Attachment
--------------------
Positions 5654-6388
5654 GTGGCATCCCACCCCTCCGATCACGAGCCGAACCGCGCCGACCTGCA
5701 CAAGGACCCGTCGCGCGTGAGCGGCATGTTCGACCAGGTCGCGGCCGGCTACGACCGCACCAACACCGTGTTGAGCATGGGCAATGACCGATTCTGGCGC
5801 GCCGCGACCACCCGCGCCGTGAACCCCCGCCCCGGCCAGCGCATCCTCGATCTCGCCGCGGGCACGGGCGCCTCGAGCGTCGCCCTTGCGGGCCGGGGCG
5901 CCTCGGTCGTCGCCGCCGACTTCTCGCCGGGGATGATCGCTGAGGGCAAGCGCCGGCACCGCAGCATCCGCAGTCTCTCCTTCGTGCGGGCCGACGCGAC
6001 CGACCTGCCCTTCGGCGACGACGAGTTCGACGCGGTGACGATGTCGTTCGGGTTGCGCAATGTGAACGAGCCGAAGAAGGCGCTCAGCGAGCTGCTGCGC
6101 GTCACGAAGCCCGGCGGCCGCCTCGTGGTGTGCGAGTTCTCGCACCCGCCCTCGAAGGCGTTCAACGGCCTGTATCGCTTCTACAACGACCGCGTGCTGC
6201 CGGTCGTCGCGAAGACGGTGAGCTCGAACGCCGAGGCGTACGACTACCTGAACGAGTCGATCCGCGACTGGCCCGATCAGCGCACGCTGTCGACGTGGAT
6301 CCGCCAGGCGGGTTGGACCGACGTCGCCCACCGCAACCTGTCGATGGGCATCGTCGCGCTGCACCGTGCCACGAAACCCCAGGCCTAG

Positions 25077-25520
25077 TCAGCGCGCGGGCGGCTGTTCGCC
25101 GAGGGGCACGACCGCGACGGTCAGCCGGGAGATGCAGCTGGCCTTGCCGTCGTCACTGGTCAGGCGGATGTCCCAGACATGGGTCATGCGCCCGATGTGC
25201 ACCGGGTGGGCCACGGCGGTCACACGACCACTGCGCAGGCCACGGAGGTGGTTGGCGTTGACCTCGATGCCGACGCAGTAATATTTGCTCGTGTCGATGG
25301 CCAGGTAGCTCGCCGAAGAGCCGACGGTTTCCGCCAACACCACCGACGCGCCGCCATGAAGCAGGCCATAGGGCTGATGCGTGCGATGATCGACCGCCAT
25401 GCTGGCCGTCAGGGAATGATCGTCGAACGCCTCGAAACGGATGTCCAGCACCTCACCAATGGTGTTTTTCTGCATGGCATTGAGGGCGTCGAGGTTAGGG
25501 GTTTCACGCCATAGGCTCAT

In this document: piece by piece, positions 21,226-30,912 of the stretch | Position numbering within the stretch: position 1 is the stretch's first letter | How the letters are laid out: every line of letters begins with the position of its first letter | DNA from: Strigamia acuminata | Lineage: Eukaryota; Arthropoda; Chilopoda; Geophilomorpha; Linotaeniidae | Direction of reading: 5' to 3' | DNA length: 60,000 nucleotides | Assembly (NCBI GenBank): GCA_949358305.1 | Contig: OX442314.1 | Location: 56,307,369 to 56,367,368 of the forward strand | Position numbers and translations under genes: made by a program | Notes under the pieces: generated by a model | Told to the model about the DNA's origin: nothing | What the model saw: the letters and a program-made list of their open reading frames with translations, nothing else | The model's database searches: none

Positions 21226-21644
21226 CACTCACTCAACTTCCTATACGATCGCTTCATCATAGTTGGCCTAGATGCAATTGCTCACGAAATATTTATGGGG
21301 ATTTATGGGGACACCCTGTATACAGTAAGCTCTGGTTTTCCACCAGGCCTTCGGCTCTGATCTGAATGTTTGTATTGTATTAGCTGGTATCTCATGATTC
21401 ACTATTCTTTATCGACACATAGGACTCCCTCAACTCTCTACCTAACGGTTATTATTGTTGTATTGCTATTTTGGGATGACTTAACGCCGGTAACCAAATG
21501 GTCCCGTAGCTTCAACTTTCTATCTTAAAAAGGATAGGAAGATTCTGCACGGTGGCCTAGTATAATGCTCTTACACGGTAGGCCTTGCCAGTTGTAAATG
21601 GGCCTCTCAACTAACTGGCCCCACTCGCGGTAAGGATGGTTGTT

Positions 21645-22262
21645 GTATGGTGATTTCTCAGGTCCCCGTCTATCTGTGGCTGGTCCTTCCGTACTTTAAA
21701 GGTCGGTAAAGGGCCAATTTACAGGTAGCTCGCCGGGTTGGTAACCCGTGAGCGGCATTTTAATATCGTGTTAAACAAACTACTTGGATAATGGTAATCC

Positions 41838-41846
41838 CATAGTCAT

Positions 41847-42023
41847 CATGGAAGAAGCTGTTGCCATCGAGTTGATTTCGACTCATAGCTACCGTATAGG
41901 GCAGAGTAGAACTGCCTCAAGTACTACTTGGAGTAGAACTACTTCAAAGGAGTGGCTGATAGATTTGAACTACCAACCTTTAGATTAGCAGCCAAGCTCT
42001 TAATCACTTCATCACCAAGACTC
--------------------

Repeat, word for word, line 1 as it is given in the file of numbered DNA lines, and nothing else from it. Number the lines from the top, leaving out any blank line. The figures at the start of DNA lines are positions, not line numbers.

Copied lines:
Positions 5654-6388